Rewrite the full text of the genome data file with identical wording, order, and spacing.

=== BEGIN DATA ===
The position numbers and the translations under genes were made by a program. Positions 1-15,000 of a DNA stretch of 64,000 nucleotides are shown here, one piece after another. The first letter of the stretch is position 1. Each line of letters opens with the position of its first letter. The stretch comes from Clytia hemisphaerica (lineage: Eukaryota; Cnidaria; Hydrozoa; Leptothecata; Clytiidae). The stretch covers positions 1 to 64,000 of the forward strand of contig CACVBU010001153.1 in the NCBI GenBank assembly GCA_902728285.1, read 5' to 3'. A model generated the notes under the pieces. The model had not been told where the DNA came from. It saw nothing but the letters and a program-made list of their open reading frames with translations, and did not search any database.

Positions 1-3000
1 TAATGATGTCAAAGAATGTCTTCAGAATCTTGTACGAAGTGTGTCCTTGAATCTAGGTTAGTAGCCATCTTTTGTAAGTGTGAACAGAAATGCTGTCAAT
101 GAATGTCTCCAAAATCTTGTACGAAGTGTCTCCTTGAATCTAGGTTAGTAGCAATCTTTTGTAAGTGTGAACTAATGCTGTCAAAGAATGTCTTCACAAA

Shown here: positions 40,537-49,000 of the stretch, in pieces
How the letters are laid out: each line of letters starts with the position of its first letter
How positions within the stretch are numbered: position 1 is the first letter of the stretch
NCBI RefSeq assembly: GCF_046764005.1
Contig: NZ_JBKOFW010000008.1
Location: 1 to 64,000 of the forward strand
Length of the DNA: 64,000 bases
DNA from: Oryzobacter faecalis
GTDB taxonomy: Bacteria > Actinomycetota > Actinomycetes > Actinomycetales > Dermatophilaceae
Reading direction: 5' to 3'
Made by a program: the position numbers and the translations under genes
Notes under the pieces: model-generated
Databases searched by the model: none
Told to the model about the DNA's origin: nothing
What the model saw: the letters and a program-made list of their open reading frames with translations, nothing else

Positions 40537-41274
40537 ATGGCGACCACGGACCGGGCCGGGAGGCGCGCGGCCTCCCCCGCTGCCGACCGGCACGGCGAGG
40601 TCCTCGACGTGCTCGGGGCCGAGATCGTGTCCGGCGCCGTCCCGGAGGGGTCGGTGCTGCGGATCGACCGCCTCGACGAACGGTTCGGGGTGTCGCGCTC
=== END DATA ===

The position numbers and the translations under genes were made by a program. Positions 1-15,000 of a DNA stretch of 64,000 nucleotides are shown here, one piece after another. The first letter of the stretch is position 1. Each line of letters opens with the position of its first letter. The stretch comes from Clytia hemisphaerica (lineage: Eukaryota; Cnidaria; Hydrozoa; Leptothecata; Clytiidae). The stretch covers positions 1 to 64,000 of the forward strand of contig CACVBU010001153.1 in the NCBI GenBank assembly GCA_902728285.1, read 5' to 3'. A model generated the notes under the pieces. The model had not been told where the DNA came from. It saw nothing but the letters and a program-made list of their open reading frames with translations, and did not search any database.

Positions 1-3000
1 TAATGATGTCAAAGAATGTCTTCAGAATCTTGTACGAAGTGTGTCCTTGAATCTAGGTTAGTAGCCATCTTTTGTAAGTGTGAACAGAAATGCTGTCAAT
101 GAATGTCTCCAAAATCTTGTACGAAGTGTCTCCTTGAATCTAGGTTAGTAGCAATCTTTTGTAAGTGTGAACTAATGCTGTCAAAGAATGTCTTCACAAA

Shown here: positions 40,537-49,000 of the stretch, in pieces
How the letters are laid out: each line of letters starts with the position of its first letter
How positions within the stretch are numbered: position 1 is the first letter of the stretch
NCBI RefSeq assembly: GCF_046764005.1
Contig: NZ_JBKOFW010000008.1
Location: 1 to 64,000 of the forward strand
Length of the DNA: 64,000 bases
DNA from: Oryzobacter faecalis
GTDB taxonomy: Bacteria > Actinomycetota > Actinomycetes > Actinomycetales > Dermatophilaceae
Reading direction: 5' to 3'
Made by a program: the position numbers and the translations under genes
Notes under the pieces: model-generated
Databases searched by the model: none
Told to the model about the DNA's origin: nothing
What the model saw: the letters and a program-made list of their open reading frames with translations, nothing else

Positions 40537-41274
40537 ATGGCGACCACGGACCGGGCCGGGAGGCGCGCGGCCTCCCCCGCTGCCGACCGGCACGGCGAGG
40601 TCCTCGACGTGCTCGGGGCCGAGATCGTGTCCGGCGCCGTCCCGGAGGGGTCGGTGCTGCGGATCGACCGCCTCGACGAACGGTTCGGGGTGTCGCGCTC